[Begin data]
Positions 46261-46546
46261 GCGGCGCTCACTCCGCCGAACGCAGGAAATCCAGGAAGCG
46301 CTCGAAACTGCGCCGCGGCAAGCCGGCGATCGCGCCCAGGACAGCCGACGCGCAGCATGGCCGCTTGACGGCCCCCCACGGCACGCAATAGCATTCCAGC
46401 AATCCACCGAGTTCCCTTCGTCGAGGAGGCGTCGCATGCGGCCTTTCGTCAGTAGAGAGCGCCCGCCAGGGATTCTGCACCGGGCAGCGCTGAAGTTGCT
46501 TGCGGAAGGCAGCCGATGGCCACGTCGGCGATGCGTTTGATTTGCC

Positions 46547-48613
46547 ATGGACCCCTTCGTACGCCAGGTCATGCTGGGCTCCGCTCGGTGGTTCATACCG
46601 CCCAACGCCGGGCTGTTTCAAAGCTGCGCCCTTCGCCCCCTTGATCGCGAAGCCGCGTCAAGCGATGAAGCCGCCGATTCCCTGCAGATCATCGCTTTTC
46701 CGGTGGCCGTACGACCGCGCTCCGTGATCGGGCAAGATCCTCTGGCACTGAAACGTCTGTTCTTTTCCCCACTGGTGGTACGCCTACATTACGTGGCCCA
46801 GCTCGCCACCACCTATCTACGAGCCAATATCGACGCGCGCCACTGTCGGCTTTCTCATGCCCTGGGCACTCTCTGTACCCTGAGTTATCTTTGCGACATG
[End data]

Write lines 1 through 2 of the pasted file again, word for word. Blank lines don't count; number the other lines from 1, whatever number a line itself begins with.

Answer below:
Positions 46261-46546
46261 GCGGCGCTCACTCCGCCGAACGCAGGAAATCCAGGAAGCG